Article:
The Breakers' big 'O'

01:43, Jan 31 2009
THE BIG O: Basketball makes Oscar Forman's world go round and the big NZ Breakers forward is really stamping his mark on a watershed year for the franchise.

Basketball makes the Big O's world go round.

It has been that way since Adelaide born-and-raised Breakers forward Oscar Forman was a teenager, honing his skills at the Australian Institute of Sport before his first season in the Australian NBL in 2002, a lightning-bolt year in which the Adelaide 36ers won the title.

Forman thought he was a Sixer for life, but four years later the club was in turmoil and an offer from the fledgling Kiwi franchise lured Forman out of his comfort zone.

Now 26, his first two years with the Breakers were below average, his three-point shooting prowess failing to hide that he was only slightly more useful on defence than hapless movie lawyer Dennis Denuto in Aussie classic The Castle.

Fast forward to last Thursday night and the 205cm (6ft 7in) Forman is a different beast. He's feeling the serenity as his 19 points and seven rebounds helped the Breakers skin the whining Perth Wildcats 108-94 in a grudge match at the North Shore Events Centre.

There is bad blood between the teams, and a push and shove at halftime between former Breaker Shawn Redhage and veteran Tall Black Phill Jones almost led to a brawl.


Cooler heads prevailed and Forman is cooler than most.

He held the rattled Redhage to seven points - the American averages 20 per game - with stifling, scrappy defence and still shot with surgical precision from beyond the arc to keep the Breakers close before star point guard C J Bruton and Jones poured in the clinching baskets late in the fourth quarter.

Put Forman's dogged D down to relentless early-morning sessions endured with head coach Andrej Lemanis over the offseason.

"The first two years with the Breakers I believe I was underperforming and wasn't impressed with that," Forman told Fairfax Media.

"I wasn't helping the team as much as I should have but I'm happier this year. My work's paying off. It meant a lot of tiring mornings, ones that weren't hugely fun but it was all for the good of my game.

"I've got a long way to go, I admit that. But knowing this year that I'm getting beat less and playing better defence is spurring me on to try to turn a weakness into a strength."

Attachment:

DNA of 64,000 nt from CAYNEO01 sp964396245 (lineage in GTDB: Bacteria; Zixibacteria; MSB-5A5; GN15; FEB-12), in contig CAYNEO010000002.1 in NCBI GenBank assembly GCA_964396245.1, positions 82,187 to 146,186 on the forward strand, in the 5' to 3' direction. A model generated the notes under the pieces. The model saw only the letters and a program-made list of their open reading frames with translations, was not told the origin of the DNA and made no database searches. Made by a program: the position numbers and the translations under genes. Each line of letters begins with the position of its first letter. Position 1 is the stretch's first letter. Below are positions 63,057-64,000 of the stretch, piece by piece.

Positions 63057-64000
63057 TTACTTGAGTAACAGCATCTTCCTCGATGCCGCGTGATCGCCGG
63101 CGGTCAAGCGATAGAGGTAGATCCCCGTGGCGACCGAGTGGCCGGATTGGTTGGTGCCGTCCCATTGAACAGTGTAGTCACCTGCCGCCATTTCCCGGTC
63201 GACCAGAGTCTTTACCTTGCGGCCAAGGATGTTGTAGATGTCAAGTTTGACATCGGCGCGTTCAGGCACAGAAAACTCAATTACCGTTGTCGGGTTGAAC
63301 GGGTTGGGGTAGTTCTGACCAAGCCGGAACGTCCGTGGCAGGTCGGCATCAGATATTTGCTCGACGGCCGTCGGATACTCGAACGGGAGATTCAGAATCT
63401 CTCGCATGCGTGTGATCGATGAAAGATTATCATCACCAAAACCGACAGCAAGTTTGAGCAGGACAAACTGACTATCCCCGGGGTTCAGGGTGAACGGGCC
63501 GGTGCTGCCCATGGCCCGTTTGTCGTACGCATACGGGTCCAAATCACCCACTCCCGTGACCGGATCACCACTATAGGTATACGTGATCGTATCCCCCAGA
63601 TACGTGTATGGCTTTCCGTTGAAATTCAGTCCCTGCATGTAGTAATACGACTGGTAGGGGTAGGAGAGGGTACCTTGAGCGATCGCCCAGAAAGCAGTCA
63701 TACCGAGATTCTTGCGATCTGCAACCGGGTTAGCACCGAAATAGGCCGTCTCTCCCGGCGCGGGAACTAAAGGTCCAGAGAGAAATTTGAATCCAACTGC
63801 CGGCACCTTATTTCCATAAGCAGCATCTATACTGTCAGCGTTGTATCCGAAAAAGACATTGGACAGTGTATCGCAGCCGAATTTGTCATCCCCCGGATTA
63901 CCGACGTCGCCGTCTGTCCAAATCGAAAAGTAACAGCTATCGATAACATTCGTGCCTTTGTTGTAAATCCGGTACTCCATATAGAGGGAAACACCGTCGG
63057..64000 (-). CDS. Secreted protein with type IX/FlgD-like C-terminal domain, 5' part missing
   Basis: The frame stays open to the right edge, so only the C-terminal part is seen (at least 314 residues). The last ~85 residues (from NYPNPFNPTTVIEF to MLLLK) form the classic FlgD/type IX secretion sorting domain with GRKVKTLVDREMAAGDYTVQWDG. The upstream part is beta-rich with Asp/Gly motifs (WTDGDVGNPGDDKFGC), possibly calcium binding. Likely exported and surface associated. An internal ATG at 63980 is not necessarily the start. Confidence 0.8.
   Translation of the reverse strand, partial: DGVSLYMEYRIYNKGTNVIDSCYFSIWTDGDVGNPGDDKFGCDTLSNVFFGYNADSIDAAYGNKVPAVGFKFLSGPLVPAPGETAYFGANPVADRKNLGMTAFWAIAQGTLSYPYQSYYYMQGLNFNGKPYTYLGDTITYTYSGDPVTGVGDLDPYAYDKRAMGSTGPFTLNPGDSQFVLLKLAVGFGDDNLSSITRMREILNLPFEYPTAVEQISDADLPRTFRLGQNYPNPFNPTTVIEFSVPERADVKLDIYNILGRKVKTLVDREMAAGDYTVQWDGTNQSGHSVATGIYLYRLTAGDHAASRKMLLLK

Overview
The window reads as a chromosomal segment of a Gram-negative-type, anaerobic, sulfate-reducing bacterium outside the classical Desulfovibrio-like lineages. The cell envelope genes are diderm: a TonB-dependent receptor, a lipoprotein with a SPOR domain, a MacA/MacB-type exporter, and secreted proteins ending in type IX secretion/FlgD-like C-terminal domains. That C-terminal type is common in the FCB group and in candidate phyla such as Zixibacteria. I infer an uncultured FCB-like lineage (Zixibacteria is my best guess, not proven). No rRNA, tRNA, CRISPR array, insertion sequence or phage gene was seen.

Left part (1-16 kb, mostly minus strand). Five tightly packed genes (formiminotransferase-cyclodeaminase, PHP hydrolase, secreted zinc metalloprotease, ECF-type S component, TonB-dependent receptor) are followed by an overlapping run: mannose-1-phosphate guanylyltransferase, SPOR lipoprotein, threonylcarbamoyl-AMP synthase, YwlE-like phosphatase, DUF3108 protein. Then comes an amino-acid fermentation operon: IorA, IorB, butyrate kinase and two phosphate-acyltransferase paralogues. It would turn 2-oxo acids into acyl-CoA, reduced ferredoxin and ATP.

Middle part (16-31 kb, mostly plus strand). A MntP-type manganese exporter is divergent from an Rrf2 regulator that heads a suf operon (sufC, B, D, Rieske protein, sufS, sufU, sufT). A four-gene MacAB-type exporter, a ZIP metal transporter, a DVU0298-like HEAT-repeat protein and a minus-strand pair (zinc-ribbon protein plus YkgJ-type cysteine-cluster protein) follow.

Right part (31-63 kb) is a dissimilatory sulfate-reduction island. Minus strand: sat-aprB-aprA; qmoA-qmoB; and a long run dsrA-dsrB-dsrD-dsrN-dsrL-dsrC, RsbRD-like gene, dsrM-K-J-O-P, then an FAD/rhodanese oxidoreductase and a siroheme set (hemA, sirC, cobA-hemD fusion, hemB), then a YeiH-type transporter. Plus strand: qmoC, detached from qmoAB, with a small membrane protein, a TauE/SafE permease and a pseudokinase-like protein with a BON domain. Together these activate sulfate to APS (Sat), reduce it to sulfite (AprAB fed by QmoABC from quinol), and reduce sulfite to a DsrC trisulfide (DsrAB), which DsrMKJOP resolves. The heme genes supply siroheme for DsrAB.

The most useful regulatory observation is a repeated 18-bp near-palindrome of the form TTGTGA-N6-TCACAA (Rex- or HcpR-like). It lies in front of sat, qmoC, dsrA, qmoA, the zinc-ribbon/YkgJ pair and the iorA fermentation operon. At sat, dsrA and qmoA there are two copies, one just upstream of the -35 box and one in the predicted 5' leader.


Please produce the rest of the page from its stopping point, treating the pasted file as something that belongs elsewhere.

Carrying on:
Forman, who is in the extended Australian national squad, packed on an extra 10kg to help cope with the physical demands of the game and found it didn't slow him down.

"I became more athletic and quicker. I found I could cut through the key and if I got a bump from someone it didn't knock me off course as much."

He is shooting from the three- point line at a league-leading 54 from 103 attempts, with team- mates Bruton and Tony Ronaldson lurking just behind.

Forman likens the 2008 Breakers to his Adelaide title- winning team of 2002.

"Looking back it shows the importance of guys sacrificing for the team. We had two stars and the rest were solid, good role players.

"The league's getting stronger and stronger but it does show that the role players are critical. If we're down early we don't throw the towel in. We know if we can stop guys on the defensive end our offence is going to find its way eventually.

"If Kirk Penney's not firing everyone else will step up. People are going to make shots - our team's good enough."

And the public's new take on the league-leading Breakers has Forman hungry for more, starting with sealing a home semifinal by finishing first or second in the round-robin.

"Before, nobody [in Auckland] would notice you unless you were 100 metres from the stadium wearing your full gear. Now the crowds are getting more vocal, they understand basketball a bit more. It's great when they get on the refs and on certain players like Redhage. They are really becoming our sixth man, just like in Adelaide."

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